Photograph of unknown soldier and Child -The King's Own Yorkshire Light Infantry
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|Title||Photograph of unknown soldier and Child -The King's Own Yorkshire Light Infantry|
|Notes||In spite of the long blonde hair, it is hard to tell if this little child is a girl or a boy. The heavy corduroy skirt has been pushed up to reveal a pair of buttoned up leggings. But at this time, little boys frequently wore skirts at this young age, and many had long hair.|
The proud father is a British soldier in the King's Own Yorkshire Light Infantry, as is evidenced by his cap badge. The King's Own Yorkshire Light Infantry regiment officially existed from 1881 to 1968, but its predecessors go back to 1755.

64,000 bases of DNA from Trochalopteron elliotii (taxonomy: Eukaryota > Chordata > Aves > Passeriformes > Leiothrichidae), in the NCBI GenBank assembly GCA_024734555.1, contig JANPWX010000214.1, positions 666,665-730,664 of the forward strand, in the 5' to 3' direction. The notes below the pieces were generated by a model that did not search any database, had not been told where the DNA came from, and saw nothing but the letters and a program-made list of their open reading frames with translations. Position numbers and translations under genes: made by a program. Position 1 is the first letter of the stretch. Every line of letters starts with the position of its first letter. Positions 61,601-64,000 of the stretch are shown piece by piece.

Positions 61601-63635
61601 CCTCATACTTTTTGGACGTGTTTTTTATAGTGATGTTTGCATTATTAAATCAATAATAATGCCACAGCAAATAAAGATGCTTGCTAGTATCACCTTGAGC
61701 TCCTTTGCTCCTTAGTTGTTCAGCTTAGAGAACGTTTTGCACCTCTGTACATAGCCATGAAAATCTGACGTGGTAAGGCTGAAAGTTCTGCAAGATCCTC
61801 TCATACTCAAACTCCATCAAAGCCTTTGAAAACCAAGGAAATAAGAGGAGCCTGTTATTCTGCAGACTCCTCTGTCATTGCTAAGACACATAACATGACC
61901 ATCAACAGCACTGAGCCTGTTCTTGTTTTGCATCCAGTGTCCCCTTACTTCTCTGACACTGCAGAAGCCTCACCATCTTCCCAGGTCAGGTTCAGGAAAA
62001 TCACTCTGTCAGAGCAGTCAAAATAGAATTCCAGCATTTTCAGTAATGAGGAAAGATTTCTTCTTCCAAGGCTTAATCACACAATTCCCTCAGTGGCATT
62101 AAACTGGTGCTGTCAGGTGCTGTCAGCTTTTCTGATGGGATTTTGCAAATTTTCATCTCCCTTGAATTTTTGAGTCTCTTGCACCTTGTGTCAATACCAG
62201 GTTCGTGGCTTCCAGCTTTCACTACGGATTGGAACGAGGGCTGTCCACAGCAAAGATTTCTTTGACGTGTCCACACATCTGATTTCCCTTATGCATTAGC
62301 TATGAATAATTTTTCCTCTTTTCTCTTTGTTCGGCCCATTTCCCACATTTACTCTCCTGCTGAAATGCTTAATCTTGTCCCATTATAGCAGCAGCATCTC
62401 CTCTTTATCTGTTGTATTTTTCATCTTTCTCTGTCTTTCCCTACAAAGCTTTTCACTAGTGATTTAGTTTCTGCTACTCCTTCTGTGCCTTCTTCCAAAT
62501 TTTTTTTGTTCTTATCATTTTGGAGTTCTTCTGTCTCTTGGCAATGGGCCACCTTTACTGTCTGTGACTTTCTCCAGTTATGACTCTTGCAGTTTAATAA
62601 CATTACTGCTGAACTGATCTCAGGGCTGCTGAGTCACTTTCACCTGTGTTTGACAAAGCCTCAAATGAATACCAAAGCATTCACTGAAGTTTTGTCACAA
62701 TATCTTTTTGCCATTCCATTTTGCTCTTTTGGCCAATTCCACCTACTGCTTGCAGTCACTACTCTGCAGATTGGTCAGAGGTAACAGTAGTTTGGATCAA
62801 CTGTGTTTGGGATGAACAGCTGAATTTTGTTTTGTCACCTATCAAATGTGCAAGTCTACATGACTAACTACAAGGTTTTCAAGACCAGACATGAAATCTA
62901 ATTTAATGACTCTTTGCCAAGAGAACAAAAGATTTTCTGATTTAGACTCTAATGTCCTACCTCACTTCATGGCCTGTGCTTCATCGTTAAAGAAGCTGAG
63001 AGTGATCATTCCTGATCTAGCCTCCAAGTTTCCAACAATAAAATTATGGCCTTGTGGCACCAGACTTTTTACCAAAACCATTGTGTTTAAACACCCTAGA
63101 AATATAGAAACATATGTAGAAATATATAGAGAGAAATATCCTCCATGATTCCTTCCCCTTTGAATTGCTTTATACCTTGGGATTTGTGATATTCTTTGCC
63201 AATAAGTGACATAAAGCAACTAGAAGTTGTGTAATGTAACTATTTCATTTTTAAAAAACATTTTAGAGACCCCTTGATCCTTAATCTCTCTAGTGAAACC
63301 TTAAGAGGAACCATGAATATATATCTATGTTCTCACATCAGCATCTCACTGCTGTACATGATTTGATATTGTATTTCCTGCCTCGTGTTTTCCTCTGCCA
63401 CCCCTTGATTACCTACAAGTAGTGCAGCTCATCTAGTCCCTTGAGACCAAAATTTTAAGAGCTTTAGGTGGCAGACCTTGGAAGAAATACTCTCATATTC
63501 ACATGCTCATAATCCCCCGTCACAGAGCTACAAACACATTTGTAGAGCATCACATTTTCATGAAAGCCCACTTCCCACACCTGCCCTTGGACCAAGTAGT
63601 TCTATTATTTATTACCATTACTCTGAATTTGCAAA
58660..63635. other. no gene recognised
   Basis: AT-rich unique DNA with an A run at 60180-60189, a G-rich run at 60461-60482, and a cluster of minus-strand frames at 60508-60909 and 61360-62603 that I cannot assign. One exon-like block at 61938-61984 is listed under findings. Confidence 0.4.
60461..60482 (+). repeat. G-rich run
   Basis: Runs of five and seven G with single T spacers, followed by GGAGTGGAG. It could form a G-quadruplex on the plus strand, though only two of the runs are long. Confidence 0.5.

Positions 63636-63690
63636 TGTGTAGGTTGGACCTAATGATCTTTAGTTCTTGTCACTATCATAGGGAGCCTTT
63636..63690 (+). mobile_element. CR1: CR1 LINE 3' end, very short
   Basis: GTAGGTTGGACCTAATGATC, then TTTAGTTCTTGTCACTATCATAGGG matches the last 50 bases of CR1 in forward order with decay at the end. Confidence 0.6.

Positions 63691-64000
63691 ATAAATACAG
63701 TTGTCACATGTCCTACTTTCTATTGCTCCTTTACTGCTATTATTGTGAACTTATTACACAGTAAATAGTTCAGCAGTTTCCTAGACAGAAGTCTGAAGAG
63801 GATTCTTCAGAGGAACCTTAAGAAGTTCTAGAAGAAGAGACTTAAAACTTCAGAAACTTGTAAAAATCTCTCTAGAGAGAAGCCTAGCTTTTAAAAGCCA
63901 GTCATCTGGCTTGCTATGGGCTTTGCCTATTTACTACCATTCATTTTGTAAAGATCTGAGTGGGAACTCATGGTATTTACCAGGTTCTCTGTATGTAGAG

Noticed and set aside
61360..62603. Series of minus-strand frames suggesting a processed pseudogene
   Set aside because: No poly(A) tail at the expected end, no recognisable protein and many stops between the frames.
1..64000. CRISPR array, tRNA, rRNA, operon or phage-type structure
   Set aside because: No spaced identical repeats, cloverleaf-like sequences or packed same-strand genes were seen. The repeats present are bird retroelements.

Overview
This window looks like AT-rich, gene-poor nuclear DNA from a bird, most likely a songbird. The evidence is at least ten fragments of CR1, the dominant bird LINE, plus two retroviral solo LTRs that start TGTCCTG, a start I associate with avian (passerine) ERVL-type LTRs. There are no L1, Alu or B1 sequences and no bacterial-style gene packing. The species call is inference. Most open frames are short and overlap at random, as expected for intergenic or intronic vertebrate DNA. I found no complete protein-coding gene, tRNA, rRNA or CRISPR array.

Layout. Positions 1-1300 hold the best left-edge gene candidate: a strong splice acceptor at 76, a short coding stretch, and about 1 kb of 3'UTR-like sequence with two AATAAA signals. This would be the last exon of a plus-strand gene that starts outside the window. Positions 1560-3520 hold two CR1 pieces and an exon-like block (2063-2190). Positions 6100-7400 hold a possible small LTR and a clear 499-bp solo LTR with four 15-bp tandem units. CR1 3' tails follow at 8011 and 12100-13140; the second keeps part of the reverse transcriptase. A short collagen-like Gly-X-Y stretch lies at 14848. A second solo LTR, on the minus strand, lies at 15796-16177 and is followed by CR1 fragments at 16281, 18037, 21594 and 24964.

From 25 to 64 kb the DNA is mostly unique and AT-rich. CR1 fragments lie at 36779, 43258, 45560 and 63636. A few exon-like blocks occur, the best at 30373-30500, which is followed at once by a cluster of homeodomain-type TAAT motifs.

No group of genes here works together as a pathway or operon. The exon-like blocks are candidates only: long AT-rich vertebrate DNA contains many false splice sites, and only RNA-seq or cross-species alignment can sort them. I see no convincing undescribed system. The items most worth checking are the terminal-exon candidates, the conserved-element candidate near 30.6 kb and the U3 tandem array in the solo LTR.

During WWI, the regiment fielded 13 battalions on active service and lost a total of 9,947 men. The 2nd Battalion was the first to go into action at Le Cateau, taking some 600 casualties, half of whom were killed. Although the 1st Battalion was in Singapore at the outbreak of the war, it did reach France by January 1915, moving to Salonika later that year and only returning to France to take part in the final advances in 1918. Battalions of the Regiment served with both 49 (West Riding) and 62 (West Riding) Divisions throughout the war.
After the war, the 1st Battalion served in Mesopotamia before assuming duties with the army of occupation in Germany, returning to England in 1924 where it remained until moving to Gibraltar in 1935.
The WWI Major Battle Honors won by the King's Own Yorkshire Light Infantry include Marne, Messines, Ypres, Somme, and Cambrai.
|Item Date||1915 - 1918|
|Creation place||Somewhere in England|
|Item medium||Photographic paper|
|Copyright||The Great War Archive, University of Oxford / Primary Contributor|
|Digital repository||The Great War Archive, University of Oxford|
|Contributor Name||Rebecca Libby|